Study: Private prisons provide poor payoff
Politicians have invested heavily in private prisons, but their communities are not necessarily seeing an economic payoff, a new report shows.
The Institute on Taxation and Economic Policy, a Washington-based research center, is urging leaders to end subsidies for prisons.
During the past 15 years, privately run prisons have popped up around the country as officials looked for alternatives to crowded government facilities.
The institute's Good Jobs First project found that most of the prisons were built with incentive packages that included things like property tax breaks, government financing, training grants and construction help.
"Given the relatively low wages paid by the industry and its limited ripple effect on the larger economy, subsidizing private prisons may not provide much bang for the buck," said the report, which is being released today.
Appeal of execution cites international law
Lawyers have asked the Supreme Court to block the execution of a man whose lengthy rap sheet culminated with a capital murder conviction at age 17, arguing that the penalty would violate international law.
Gerald Mitchell, 33, was condemned for robbing and fatally shooting a man with a sawed-off shotgun in 1985.
The Supreme Court has ruled that a defendant's rights were not violated when the death sentence was imposed on a murder convict who was at least 16 at the time of the offense. And Texas law allows the death sentence to be imposed on those convicted of capital murder at age 17.
But in asking for a review of the case by the high court, Mitchell's lawyers argued that customary international law is law in the United States and that a "clear international consensus" has developed against execution of people under the age of 18 at the time of their offenses.
Congress has never ratified a provision in the United Nations Convention on the Rights of the Child, which bars the death sentence for anyone under 18 at the time of the offense.
Officials test samples of crop duster spray
Crew members who were aboard a Mississippi River tugboat when a crop duster sprayed it with an unknown substance have reported no health problems but were given an antibiotic as a precaution, health officials said Sunday.
The towboat's skipper reported that the low-flying plane sprayed the towboat and barges Friday near Rosedale, Miss., then circled around and sprayed a pleasure craft. Officials were still searching for the pleasure boat.
"This was a deliberate act by a crop duster this was no accident," said Kent Buckley of the Bolivar County Emergency Management Agency.
Buckley said officials suspect the sprayed substance was sodium chlorate, used to defoliate cotton crops. Buckley said that sodium chlorate is similar to salt water and is not dangerous.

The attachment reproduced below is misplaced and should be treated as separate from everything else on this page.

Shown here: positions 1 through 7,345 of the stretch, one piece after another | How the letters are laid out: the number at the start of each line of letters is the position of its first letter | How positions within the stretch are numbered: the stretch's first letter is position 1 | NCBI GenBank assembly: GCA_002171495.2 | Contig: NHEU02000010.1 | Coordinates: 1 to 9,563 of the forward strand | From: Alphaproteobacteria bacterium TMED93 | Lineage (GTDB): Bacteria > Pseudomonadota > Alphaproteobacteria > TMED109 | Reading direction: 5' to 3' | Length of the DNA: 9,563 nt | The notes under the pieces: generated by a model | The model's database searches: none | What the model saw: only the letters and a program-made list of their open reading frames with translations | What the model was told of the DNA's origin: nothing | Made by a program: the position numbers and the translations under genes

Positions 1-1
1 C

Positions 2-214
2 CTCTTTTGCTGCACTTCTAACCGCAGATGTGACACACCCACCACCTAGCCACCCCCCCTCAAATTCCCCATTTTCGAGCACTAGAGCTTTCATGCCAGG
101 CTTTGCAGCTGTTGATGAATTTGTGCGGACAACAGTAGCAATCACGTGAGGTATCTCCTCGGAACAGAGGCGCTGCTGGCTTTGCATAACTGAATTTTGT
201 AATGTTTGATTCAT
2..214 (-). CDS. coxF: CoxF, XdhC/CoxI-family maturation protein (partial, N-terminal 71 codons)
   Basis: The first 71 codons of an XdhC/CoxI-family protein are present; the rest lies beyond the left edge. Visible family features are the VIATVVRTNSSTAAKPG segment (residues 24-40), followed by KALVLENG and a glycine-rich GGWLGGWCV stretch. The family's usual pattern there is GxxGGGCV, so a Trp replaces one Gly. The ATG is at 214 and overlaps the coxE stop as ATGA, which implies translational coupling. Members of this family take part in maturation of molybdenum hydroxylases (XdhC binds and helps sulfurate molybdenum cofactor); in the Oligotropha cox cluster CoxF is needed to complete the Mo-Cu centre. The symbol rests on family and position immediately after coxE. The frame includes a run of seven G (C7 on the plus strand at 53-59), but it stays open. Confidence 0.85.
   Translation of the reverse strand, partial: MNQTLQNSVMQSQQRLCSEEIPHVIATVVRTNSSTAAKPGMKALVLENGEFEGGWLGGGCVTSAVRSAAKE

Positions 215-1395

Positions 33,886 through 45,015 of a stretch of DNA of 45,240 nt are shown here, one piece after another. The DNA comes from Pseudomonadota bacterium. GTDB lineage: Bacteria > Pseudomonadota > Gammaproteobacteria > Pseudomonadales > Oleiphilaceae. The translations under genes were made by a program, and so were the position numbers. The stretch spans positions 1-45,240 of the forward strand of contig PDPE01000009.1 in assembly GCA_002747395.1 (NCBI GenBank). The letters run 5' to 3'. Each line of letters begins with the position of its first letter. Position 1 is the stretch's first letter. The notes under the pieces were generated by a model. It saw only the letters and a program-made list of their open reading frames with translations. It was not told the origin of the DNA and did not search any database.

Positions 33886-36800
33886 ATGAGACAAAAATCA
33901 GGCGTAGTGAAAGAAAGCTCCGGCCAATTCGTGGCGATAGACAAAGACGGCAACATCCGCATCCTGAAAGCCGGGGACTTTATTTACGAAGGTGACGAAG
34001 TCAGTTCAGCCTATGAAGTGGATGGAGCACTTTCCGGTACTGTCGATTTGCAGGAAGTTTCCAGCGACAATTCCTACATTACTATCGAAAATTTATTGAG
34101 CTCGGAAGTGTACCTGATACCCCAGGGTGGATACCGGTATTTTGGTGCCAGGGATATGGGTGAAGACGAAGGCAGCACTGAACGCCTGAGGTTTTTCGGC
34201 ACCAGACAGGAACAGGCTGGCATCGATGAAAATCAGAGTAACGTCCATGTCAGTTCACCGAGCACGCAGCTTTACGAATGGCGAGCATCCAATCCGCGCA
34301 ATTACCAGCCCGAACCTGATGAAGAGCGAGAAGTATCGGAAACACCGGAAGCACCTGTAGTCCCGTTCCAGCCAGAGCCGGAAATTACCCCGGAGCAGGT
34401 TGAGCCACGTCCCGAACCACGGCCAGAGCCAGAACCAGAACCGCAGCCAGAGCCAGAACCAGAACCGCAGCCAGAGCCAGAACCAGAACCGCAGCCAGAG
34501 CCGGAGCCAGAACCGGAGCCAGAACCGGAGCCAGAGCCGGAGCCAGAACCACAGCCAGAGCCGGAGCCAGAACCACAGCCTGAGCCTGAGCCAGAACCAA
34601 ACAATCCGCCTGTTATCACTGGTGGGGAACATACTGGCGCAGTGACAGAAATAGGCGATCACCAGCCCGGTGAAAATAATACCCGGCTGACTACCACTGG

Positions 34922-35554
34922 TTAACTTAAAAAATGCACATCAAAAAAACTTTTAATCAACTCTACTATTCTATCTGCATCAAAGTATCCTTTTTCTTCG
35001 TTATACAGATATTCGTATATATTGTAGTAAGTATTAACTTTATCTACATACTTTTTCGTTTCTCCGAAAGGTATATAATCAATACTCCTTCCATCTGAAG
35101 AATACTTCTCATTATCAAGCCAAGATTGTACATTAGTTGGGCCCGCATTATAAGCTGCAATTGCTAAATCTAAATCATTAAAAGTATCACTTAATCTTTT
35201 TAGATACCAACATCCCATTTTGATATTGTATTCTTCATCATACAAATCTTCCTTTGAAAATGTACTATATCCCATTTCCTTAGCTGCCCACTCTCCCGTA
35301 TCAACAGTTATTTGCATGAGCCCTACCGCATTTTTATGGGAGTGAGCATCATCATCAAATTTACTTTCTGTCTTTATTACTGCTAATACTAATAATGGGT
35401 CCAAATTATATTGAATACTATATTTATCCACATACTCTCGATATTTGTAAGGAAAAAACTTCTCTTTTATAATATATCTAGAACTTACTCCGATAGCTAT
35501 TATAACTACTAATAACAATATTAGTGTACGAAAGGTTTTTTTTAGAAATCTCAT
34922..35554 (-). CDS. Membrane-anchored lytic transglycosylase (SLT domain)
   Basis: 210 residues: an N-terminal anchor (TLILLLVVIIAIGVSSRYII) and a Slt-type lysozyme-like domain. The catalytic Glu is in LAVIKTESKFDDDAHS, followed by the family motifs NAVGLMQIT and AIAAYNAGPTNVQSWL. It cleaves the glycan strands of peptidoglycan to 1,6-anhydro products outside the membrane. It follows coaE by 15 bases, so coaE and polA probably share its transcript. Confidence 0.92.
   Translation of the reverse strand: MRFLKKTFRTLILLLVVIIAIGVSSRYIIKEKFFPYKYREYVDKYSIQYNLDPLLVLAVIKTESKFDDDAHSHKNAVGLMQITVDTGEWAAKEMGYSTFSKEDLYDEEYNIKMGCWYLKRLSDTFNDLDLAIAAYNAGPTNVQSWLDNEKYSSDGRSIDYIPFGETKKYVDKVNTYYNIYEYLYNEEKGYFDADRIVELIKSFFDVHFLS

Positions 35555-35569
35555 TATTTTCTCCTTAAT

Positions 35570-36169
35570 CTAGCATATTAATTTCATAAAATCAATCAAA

Officials do not know who owns the plane and are looking for witnesses who may have seen an identifying number, Buckley said.
Serb defendant absent from torture trial
The defendant's chair will be empty at today's opening of a civil rights trial here accusing a former Bosnian-Serb soldier of torture and other atrocities in the former Yugoslavia.
The defendant, Serbian-born Nikola Vuckovic, is accused of detaining and torturing Bosnian Muslims and Croats after the Bosnian-Serb takeover in 1992.
But Vuckovic won't be in court. According to his former attorney, Vuckovic, who in recent years had lived in the Atlanta suburb of Clarkston, went back to Bosnia months ago to care for his sick mother, who has since died. His family said that they don't know when he'll return.
Vuckovic was sued in 1998 by one of his alleged victims, Kemal Mehinovic.
Mehinovic, 43, left the country in 1995 and settled in Salt Lake City. When he found out that Vuckovic had also moved to the United States, he sued him under a 200-year-old law allowing people claiming to be victims of torture to seek redress in American courts. The lawsuit was later joined by three more plaintiffs.
Russian-French crew heads for space station
A Russian-French crew blasted off Sunday for the International Space Station.
The three-person crew, which includes French astronaut Claudie Haignere, took off from the Baikonur Cosmodrome aboard a Russian Soyuz spacecraft.
Haignere, who in 1996 became the first Frenchwoman in space, is serving as crew engineer during 10 days in space with cosmonauts Viktor Afanasyev and Konstantin Kozeyev.
A rheumatologist and expert in neuroscience, Haignere, 44, will be responsible for mooring the Soyuz capsule to the space station.
The docking is expected Tuesday.
One of the crew's main objectives is to deliver the new Soyuz to the space station. The capsule not only ferries astronauts to the station, but also serves as its lifeboat in the event of an emergency. It is replaced every six months, the European Space Agency said.